Skip to main content

Pokemon Go's Technology is Not Revolutionary, Educators have been using it for years

Pokemon Go was released this summer (2016) and the app has captivated the world. I have often heard from family, friends, and work colleagues how they have not seen anything quite like it before. However, having my educational technology background, this was nothing new to me.

Pokemon Go uses Augmented Reality to create an interactive experience in the real world. Using a mobile device's camera and GPS services, the device can show Pokemon and the user can interact with them (and other users).

What is Augmented Reality?

According to, Augmented Reality is "a technology that superimposes a computer-generated image on a user's view of the real world, thus providing a composite view."

Augmented reality apps have been prominent in education since the rise of popularity with mobile devices such as smartphones and tablets. Educators use augmented reality apps to turn otherwise static learning experiences into interactive learning experiences. See this example below.

Augmented Reality Examples (2010 - 6 Years before Pokemon Go)

QR codes can offer a similar experience, although this does differ in some ways as QR codes stand out from real world objects.

Using QR Codes in the Classroom (February 2013) - 3 years before Pokemon Go

Even though this is not a new revolutionary technology, what Nintendo has done with this technology is quite revolutionary. This can also be seen in some of Nintendo's other projects, as the Nintendo Wii was not a technological powerhouse, but they added a revolutionary play style with the Wii Remote that got gamers off of the couch. As educators we should strive to be creative to find ways to use technology in an enjoyable and meaningful ways.


Popular posts from this blog

8 Google Sheets Add-ons Teachers Need!

Google sheets is a very powerful, although a bit basic when compared with the industry standard Microsoft Excel. Google Sheets Add-ons add some of the advanced features of other spreadsheet programs into Sheets. These add-ons have allowed me to completely move away from Excel for all data entry. We ...selected for you the 8 most popular applications there. Using these add-ons will enable you to: Create graphs and forms and write complex math in your sheets Create and modify a planning schedule for project management in a spreadsheet; easily scaffold, manage and assess students projects in Google Drive ...see the article below for more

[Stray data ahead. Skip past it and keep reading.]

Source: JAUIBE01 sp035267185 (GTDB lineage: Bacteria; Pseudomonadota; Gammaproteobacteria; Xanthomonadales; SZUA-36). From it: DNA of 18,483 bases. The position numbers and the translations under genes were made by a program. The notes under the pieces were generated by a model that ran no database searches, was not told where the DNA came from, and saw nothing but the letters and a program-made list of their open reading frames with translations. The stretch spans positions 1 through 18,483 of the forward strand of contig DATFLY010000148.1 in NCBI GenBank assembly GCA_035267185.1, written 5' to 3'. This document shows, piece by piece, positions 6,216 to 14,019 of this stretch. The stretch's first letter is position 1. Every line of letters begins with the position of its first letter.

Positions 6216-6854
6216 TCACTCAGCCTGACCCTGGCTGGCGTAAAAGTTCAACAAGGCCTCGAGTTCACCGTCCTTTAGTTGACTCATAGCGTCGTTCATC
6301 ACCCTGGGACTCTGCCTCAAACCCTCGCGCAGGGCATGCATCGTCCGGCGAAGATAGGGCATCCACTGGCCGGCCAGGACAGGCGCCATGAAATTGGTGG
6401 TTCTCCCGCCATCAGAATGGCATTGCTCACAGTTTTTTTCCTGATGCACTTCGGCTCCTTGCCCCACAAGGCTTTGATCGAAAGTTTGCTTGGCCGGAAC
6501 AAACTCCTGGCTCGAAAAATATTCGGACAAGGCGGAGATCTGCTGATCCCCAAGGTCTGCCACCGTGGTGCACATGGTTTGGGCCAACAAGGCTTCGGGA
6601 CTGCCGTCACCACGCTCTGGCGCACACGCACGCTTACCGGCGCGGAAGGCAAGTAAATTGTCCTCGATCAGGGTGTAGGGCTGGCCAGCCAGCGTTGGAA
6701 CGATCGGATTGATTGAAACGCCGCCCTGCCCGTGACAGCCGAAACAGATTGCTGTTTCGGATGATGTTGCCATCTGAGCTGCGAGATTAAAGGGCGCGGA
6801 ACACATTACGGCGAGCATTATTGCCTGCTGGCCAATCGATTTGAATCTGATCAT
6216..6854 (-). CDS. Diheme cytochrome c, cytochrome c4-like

3 Tips for Classroom Discussion Backchannels: Class Tech Tips

A backchannel is a space where students can post questions, respond to prompts and participate in a discussion without raising their hand. You might set up a backchannel for students using the free tool Today’s Meet or have older students set up a Twitter account and tweet using a shared hashtag for a virtual class discussion. If you haven’t used backchannels before you may want to check out this post for a quick overview. So what does this have to do with BrainPOP? BrainPOP is a favorite resource for helping students dive into a range of topics. Read more on the link below.

What will technology look like in 2017?

Welcome to 2017! What will 2017 bring, in terms technology? There are many predictions being made about what will happen this year. Here are some of the common predictions for technology of 2017. Virtual Reality will not be as popular as Augmented Reality Trump will have an impact, but what does this mean? 2-in-1 Computers will be on the rise Hackers and Cyber attacks will improve More Smart Devices will be sold (Smart Homes, Cars, Watches, and other devices)  Augmented Reality The common theme of what 2017 will offer, seems to be more of what 2016 offered. Augmented reality was shifted to the forefront of American culture last year as Pokemon Go rose and fell in a short time span. Virtual reality did not get off to the start expected of the "next big thing," in terms of product sales. This has caused some to take pause and re-evaluate virtual reality's future. However, many sources agree that virtual reality is not going away quite yet, if at all.